Festival de musique d’orgue francais

Dr. Mario Pearson plays the Cathedral’s Rufatti/Rodgers organ. (photo courtesy of the Cathedral)

By Marty Denzer
Catholic Key Associate Editor

KANSAS CITY — Throughout western Europe, South and Latin America, many great churches, cathedrals and basilicas are known for their pipe organs, and much fine liturgical music was composed for those organs over the centuries. The organ is one of the oldest known musical instruments, dating back more than 1,200 years, and organ music compositions have been around since the earliest written music.

In the United States also, there are many fine pipe organs in churches, cathedrals and basilicas. The Cathedral of the Immaculate Conception in Kansas City is home to a 51-rank pipe organ built by the Ruffatti Brothers of Padua, Italy.  Commissioned by Bishop Raymond Boland for the 2003 renovation and restoration of the 120-year-old cathedral, it was installed and played for the rededication.

About six years ago, musician and educator Mario Pearson, PhD, since 2006 the director of music and liturgy for the cathedral, was in the audience for the annual Bachathon at Grace and Holy Trinity Episcopal Cathedral a few blocks away, thinking about the concert and how the acoustics of Grace and Holy Trinity were perfect for a Bach concert. Then it struck him – what could the Cathedral of the Immaculate Conception offer as a sister concert — French organ music!

A year of planning, coordinating, researching and biting his fingernails later, Dr. Pearson announced the first French Organ Music Festival to be held at the Cathedral the last Sunday of August. Needless to say, it was a success.

The fifth annual French Organ Music Festival will be held from 2 – 5 p.m., Aug. 27 at the Cathedral of the Immaculate Conception, 416 W. 12 Street, downtown. A $10 donation is suggested.

Six featured organists, the Cathedral Scola, and several additional musicians will perform, with multi-visual presentation including a live feed from the organ as well as a PowerPoint presentation about each performance to engage the audience.  “The music festival is intended to educate as well as entertain. That’s the reason for the audio visuals. The festival is for people who are curious about organ music as much as seasoned organ enthusiasts.”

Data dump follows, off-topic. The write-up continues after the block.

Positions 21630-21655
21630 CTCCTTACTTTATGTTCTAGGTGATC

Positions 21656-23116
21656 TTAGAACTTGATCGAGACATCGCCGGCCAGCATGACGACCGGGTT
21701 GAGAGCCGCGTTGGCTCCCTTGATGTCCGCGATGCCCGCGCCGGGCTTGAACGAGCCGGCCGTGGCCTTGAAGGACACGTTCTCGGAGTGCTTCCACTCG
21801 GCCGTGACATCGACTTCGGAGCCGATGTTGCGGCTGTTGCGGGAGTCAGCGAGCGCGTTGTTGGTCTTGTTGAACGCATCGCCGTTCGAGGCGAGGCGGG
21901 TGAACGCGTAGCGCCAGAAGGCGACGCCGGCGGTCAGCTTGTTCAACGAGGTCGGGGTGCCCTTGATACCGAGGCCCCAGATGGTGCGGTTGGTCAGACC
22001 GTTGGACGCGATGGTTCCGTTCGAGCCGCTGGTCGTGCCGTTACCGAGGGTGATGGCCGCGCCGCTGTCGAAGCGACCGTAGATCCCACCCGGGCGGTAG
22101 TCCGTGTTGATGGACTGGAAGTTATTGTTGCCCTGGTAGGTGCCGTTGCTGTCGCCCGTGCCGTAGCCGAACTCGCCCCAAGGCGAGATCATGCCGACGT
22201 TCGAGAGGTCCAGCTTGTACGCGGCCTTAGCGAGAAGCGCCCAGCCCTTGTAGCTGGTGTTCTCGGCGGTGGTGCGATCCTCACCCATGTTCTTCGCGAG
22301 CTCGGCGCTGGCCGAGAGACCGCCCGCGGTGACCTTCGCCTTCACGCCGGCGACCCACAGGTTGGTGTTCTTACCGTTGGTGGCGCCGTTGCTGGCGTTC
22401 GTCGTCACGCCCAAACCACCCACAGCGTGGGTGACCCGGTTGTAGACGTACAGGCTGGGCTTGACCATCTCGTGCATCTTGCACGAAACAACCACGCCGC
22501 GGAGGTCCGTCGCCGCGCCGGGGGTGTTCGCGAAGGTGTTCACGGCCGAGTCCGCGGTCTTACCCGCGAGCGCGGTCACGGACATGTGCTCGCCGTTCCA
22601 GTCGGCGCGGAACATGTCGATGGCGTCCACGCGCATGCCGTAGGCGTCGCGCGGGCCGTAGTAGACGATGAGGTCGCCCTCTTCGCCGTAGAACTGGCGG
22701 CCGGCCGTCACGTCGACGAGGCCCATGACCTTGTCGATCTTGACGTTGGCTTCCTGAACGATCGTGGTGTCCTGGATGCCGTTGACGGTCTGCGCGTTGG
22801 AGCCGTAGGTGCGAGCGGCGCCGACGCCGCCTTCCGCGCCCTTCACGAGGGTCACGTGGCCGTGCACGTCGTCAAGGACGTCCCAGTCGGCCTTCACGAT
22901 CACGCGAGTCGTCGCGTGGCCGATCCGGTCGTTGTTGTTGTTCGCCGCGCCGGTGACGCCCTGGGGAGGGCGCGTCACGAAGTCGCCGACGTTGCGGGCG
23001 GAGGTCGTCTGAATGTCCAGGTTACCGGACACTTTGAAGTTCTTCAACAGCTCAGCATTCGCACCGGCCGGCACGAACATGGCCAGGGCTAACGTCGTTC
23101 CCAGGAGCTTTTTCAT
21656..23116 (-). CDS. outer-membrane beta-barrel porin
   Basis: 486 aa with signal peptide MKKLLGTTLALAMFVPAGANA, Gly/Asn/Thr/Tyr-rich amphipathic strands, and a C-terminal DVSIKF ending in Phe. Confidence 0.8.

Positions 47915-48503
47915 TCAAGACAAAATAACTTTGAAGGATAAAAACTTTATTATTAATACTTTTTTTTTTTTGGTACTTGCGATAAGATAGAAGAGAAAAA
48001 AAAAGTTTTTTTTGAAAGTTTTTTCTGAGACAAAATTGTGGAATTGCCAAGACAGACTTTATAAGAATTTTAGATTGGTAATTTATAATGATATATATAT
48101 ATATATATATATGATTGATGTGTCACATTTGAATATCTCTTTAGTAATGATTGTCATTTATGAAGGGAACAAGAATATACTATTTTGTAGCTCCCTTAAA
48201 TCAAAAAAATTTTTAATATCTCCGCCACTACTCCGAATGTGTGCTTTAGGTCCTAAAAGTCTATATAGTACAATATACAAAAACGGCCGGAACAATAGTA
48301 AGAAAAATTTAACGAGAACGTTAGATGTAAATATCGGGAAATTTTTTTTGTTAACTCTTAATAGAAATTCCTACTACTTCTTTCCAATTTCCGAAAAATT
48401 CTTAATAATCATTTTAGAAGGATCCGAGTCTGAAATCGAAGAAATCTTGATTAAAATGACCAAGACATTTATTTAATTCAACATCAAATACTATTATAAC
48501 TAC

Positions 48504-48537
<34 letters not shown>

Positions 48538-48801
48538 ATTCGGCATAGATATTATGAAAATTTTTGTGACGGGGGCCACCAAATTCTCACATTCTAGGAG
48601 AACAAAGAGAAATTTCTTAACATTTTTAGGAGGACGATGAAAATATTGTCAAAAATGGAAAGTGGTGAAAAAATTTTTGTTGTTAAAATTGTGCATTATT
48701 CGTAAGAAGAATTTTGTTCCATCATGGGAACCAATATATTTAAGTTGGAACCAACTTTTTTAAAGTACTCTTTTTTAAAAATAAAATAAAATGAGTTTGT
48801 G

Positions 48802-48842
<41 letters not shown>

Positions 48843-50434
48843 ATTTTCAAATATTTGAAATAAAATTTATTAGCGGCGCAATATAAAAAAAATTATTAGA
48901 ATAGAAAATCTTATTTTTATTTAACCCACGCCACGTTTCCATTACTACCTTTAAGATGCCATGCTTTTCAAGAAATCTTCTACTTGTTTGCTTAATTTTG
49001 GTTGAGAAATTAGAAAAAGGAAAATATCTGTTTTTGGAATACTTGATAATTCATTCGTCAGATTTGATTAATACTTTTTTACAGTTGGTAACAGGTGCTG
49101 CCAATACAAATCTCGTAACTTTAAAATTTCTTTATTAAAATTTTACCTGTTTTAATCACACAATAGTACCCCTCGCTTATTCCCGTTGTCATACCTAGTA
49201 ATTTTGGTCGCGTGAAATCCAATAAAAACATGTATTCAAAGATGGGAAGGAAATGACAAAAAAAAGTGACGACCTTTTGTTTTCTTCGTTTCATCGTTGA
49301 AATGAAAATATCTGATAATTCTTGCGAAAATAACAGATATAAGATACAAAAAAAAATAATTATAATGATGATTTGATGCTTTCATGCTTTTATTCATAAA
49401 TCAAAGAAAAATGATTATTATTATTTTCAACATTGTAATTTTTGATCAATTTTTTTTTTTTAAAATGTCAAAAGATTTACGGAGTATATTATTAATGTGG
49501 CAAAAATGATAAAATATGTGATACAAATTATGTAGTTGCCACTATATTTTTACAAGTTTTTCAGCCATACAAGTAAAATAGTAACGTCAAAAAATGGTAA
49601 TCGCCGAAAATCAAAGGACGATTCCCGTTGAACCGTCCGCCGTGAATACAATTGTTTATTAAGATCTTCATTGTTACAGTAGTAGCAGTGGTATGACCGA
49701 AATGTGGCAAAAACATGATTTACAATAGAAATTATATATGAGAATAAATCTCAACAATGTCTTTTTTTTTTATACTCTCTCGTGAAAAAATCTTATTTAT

He explained that the six talented organists, three men and three women, offer a wide variety of repertoire, range and style.

Jo Steele Kraus is pursuing a Doctorate in Musical Arts in organ performance at the University of Kansas. She is a member of the Salina, Kan. Symphony Guild, formerly a church organist in Salina, Topeka and Lawrence and church pianist and choir director at Edgerton, Kan. United Methodist Church. She will play “Cinq Chorals D’orgue sur l’antienne du magnificat de la fete do saint-sacrament, Opus 28,” memorial de Jean-Sebastien Bach (in memory of Johann Sebastian Bach); “Orgue et Liturgie Opus 38,” and “Esquisses Symphoniques en forme du variation, Opus 45.”

Jacob Hofeling earned a Bacheor of Music from Arizona State University, in Organ Performance, a Masters in Music from KU, and is an experienced chamber musician.  He is pursuing a Doctorate in Musical Arts in Music Theory from KU and is currently organist at the Barry Road Christian Church. He will play “Prelude, adagio et chorale varre sur le theme du Veni Creator, Op. 4” (Maurice Durafle);
Matthew Baumler is a UMKC student studying Music Theory at the Conservatory of Music and Dance.  He also serves as music director and choir master at St. Luke’s Episcopal Church in Shawnee, and formerly apprenticed under Dr. Pearson at the Cathedral. He serves as staff organist at the Community of Christ Temple in Independence. He will perform with the Cathedral Scola Cantorum and play Cesar Franck’s “Chorale in A minor.”

Shayla Van Hal, is a second-year Master’s student in Church Music at KU, and organist at Holy Cross Lutheran Church in Overland Park, Kan. She will play Alexandre Guilmant: “Sonata no. 1, op. 42,” II: Pastorale Charles Tournemire: “Choral-Improvisation sur le “Victimae paschali.”
Paul Meier, Music Director at Grace and Holy Trinity Cathedral, earned a Bachelor of Music from Rice University, a Master of Music and Doctor of Musical Arts degrees from USC. He will play Cesar Franck’s “Cantabile,” and “Chorale No. 2.”

The Cathedral Scola Cantorum, a professional chorale group, directed and accompanied by Dr. Mario Pearson, will perform “Victimae Paschali L’Audes” – Cocherau; “Tantum Ergo “– LaLoux, and “Maria Mater gratie,” Faure Op.47, No. 2.

Dr. Dina Pannabecker Evans will play Cesar Franck’s “Fantasie en La Major;” Andre Fleury’s “Variations sur un Noel bourguinon,” and Olivier Messiaen’s “Messe de la Pentecôte V. Sortie.”

While the organists and the scola are performing, a French Café will be open in the south Chapel, selling bistro sandwiches, fromages (cheeses), salads, tarts and pastries, and beverages. Attendees can come and go from the concert to the café and back again. The festival motto says, “reste comme tu veux, pars quand il te faut; stay as you wish, leave when you must.”

Dr. Pearson said, “My goal is for live arts music to be as exciting and compelling as a Royals or Chiefs game, balanced.”

For more information, visit www.kcgolddome.org.

 

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Thursday
October 19, 2017
Newspaper of the Diocese of Kansas City ~ St. Joseph